7 boaters survive 20 hours in Fla. waters; 1 dead

MARATHON, Fla. (AP) - October 10, 2011

An 80-year-old woman who was with the group, Zaida San Jurjo Gonzalez of Hialeah, is missing and presumed drowned.

Three other women on board told rescuers they didn't have time to grab life jackets for anyone except the girl when two waves suddenly flipped the boat off Long Key in choppy, rainy waters Saturday afternoon, Seaman Kendra Graves said.

Gonzalez's son, Jorge Alejo Gonzalez of Royal Palm Beach, and two other men on board tried to help her, but she went under the water within minutes of the 22-foot-long boat capsizing, said Florida Fish and Wildlife Spokesman Robert Dube.

"He could not hold onto his mother and she went under," Dube said.

State wildlife officials identified the other men as Jorge Gonzalez's uncle, Jose Miguel De Armas, and his sister's boyfriend, Juglar Riveras.

The boaters quickly drifted apart. The men held onto the boat. The three women and the girl - Jorge Gonzalez's sister, Elena; his wife, Tomasa Torres Gonzalez; and his uncle's wife, Yunisleidy Lima Tejada, and their daughter Fabiana - hanging on to the cooler.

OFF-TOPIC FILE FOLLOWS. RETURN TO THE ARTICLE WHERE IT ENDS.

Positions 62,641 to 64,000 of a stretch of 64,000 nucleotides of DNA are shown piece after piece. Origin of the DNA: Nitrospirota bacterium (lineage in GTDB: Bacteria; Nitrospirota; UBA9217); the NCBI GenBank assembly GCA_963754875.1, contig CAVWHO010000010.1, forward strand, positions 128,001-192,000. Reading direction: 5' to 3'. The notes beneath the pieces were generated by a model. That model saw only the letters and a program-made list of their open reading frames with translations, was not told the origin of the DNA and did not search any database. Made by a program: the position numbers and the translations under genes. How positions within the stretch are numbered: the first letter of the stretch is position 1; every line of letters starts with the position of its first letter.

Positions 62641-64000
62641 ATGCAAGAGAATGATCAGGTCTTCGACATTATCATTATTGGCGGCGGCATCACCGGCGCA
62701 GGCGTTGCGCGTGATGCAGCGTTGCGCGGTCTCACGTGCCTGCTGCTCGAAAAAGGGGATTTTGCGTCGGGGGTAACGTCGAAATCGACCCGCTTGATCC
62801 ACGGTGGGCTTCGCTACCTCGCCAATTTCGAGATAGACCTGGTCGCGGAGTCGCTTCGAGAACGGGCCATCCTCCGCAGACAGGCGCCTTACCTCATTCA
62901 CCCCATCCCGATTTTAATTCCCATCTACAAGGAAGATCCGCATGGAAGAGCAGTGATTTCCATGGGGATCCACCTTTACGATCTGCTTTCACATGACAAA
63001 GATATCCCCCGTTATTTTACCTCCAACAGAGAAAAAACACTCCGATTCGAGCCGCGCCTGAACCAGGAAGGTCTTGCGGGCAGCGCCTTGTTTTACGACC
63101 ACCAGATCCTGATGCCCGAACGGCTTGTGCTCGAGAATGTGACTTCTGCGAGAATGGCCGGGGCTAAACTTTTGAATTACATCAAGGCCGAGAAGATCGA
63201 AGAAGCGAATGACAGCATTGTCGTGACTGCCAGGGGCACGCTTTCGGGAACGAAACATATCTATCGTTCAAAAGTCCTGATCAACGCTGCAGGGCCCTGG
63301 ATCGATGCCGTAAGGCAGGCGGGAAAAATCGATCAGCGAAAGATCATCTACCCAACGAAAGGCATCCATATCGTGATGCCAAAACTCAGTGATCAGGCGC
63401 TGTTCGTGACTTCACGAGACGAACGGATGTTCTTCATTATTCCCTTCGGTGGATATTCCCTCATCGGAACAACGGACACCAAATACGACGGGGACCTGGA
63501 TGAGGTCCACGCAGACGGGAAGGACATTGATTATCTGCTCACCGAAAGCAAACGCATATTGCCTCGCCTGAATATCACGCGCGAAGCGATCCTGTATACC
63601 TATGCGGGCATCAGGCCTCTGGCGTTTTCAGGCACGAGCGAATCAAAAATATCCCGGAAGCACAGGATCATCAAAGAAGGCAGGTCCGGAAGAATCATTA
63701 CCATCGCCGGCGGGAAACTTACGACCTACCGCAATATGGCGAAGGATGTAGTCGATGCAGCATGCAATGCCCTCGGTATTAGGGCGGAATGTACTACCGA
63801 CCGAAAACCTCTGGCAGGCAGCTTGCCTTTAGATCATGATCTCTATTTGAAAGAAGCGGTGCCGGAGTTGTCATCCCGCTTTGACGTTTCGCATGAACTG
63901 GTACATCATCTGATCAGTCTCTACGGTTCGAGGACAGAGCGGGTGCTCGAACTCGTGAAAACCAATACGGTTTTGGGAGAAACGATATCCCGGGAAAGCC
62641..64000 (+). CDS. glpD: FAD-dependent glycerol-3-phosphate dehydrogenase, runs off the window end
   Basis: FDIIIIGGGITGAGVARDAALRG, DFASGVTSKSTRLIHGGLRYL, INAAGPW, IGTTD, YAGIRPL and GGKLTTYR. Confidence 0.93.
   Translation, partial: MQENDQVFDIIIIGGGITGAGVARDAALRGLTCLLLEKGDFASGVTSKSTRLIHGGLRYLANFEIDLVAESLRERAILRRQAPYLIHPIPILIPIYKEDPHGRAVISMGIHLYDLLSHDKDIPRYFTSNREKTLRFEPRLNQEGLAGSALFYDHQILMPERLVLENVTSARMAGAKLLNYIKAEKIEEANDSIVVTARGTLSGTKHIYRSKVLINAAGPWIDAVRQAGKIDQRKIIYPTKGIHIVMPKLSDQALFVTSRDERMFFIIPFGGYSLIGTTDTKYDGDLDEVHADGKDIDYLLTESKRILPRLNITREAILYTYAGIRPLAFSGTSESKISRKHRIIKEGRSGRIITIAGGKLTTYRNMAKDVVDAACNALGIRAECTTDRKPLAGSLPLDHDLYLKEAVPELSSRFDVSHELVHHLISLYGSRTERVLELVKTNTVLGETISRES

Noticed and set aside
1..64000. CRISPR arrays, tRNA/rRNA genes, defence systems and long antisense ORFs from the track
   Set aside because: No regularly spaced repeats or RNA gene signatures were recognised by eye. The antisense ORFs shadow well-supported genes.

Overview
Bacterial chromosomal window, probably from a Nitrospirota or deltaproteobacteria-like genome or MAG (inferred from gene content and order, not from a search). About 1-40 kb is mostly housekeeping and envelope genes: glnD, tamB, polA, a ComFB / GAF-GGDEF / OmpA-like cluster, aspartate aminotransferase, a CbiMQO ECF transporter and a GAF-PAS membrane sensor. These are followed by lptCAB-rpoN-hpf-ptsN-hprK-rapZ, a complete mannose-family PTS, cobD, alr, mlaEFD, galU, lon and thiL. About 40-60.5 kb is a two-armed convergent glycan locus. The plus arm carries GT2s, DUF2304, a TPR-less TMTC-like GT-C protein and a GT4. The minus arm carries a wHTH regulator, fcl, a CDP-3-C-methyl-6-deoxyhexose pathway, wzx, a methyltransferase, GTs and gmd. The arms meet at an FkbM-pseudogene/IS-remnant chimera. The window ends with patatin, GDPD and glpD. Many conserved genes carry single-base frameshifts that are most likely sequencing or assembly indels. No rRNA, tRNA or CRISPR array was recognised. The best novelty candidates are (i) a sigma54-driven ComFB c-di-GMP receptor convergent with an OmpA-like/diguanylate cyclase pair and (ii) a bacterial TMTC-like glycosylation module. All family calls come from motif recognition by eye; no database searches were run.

A commercial fisherman spotted the capsized boat Sunday morning, Dube said, and rescued the men clinging to its bow. The women and girl were soon picked up by the Coast Guard, several miles from where the boat had capsized.

The group of women started waving and yelling for help when they saw the Coast Guard vessel, Graves said.

"They were hanging onto the cooler. It was afloat but its main purpose was to keep them together," Graves said.

Once aboard, the women asked about the men.

"They wanted to know, `Where are our husbands?"' Graves said.

All the boaters were family members who had left Layton, in the Middle Keys, to go fishing early Saturday, Dube said. The women said they had been fishing from their anchored boat about 3.5 miles off the Middle Keys when the boat flipped.

The Coast Guard met the commercial fishing boat to bring the men ashore for medical attention. The boaters were wrapped in blankets and treated for shock and hypothermia.

"They were all pretty happy to see each other," Graves said.

It wasn't clear if the boaters were aware of a small craft advisory that had been posted early Saturday warning of wind speeds of 23-38 mph and seas 7 feet or higher as torrential rains poured over the Keys and South Florida.

"They shouldn't have been out there," Dube said. "It was nasty from the get-go."

The conditions improved by early Sunday, and while spending long hours in choppy water would have been difficult, the warm waters off the Keys were survivable, said Bill South, senior meteorologist with the National Weather Service in Key West.

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